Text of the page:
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iPhone 8

iPhone, Apple

I don’t like large phones, but I’m really liking my iPhone 8. Over the last two months I have been using my SE and the 8 together. Both have things I like, both have things I dislike.

The iPhone 4 was a beautiful redesign when it was released. All the design language that made this phone carried through to the SE. It has crisp edges and clean lines that aren’t uncomfortable to hold. The size is well thought out; it’s comfortable to hold and easy to reach anywhere on the screen with a thumb. Unfortunately much of the SE’s technology is stuck in the past. The display does not have the better contrast or higher color depth that is now available. The display is also missing 3D Touch. The Touch ID sensor is at least a generation old, depending on how you count the button.

The iPhone 8 is a wonder. It’s amazing to think how a phone in my pocket has more processing power than my first couple Macs, or even many laptops that are still sold today. The screen is crisp with better contrast and color than nearly any other display I have. It has comfortable contoured edges and glass back that reminds me how nice they were with the iPhone 4 and 4S. Unfortunately the glass back also means its a lot more likely to slip on sloped surfaces. The lock button feels at home on the side of the phone, and I keep finding myself reaching there on my SE. It is also nice to see what I was missing with 3D Touch since the 6S. It’s too bad that 3D Touch isn’t yet prevalent across all iDevices. It’s frustrating as a developer having to support some interactions multiple ways. It’s also frustrating as a user not knowing how a 3rd party application will support it, if at all. But the phone is big. It isn’t easy to reach the whole display as with the SE.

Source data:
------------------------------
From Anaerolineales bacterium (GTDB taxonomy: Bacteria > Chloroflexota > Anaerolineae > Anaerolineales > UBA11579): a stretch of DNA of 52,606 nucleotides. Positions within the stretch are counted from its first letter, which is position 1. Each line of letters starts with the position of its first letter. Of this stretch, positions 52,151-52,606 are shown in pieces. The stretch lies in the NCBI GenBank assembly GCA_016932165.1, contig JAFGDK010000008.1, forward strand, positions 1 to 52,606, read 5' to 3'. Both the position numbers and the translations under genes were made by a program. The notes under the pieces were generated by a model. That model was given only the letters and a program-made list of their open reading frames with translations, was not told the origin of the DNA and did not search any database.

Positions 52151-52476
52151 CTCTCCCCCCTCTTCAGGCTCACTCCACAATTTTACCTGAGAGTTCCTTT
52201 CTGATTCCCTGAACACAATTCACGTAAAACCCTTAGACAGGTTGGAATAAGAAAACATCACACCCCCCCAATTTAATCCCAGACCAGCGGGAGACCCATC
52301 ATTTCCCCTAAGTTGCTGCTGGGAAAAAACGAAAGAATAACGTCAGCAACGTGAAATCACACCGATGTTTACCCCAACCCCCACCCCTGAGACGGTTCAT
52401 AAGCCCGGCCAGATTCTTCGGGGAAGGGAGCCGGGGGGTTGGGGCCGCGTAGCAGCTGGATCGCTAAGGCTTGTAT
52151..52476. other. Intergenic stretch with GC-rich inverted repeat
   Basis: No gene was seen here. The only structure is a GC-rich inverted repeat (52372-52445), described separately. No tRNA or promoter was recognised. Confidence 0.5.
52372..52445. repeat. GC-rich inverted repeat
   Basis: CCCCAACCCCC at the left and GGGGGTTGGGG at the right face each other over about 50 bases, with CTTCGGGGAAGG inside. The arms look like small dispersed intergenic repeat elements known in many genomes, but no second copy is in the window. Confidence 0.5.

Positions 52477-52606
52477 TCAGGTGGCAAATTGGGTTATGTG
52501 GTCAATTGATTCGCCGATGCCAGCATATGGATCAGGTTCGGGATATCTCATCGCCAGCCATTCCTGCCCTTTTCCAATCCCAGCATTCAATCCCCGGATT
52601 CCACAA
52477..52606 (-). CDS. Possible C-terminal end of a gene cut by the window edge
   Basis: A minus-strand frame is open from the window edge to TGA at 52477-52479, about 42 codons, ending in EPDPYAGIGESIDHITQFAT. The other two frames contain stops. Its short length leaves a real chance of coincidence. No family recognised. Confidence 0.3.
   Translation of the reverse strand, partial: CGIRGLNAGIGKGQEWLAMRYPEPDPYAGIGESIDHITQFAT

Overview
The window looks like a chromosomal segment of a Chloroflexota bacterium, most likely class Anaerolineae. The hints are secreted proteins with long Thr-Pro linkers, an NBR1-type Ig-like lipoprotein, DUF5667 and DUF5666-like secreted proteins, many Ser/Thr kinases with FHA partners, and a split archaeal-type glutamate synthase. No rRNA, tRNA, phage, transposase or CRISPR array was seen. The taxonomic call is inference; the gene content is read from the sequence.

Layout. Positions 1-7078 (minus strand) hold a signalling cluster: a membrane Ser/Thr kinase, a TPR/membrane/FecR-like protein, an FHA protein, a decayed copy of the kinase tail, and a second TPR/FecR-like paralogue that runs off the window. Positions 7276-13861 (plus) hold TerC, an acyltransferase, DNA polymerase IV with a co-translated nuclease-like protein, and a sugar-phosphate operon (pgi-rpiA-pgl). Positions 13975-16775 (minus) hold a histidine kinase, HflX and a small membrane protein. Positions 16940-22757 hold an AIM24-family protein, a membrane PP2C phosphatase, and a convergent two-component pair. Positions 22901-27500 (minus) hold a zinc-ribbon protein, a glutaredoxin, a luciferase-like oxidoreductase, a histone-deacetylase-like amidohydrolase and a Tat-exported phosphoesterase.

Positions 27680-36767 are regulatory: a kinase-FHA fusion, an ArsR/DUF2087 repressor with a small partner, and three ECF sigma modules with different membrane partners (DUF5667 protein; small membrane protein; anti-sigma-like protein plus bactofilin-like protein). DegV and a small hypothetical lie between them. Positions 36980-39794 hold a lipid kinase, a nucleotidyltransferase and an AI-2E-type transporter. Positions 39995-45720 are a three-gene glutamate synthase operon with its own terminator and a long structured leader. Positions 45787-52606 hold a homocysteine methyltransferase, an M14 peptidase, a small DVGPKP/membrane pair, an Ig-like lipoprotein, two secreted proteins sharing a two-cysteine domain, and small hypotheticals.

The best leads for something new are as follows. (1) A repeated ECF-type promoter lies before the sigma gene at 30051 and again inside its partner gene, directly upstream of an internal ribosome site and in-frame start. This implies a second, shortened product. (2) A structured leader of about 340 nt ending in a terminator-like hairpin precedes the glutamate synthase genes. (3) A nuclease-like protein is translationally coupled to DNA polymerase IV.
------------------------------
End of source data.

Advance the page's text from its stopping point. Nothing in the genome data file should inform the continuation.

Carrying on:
The iPhones are at an interesting crossroads. The 8 is visually similar to its 3 predecessors, excluding the glass back. The iPhone X shows where they think the future is. Over the next two years I think that Apple will transition to have the whole iPhone lineup like the X in two or three different sizes. I hope that Apple won’t neglect smaller phones as the display bezel shrinks.


Lego, Brickworld

In 2016 my wife and I joined FortLUG. We spent some time brainstorming for something unique to contribute to the club’s display. As a result we first displayed our Lego zoo at Brickworld Fort Wayne in 2016. Between December and March we deconstructed, sorted, and reconstructed the zoo for Brickworld Indianapolis. The first major improvement was to create a stronger, and more modular design. This allowed us to pack a zoo about three times the size in a similar space.


In the process of migrating to my new blog, I ran across several images I had never posted. These are all from at least 10 years ago. The poor minifig was mutilated at least 15 years ago.

At the time I only had one or two universal joins so I had to get inventive.

Shape Services new iPhone/iPad/iPod touch app 🔗

reviews, iOS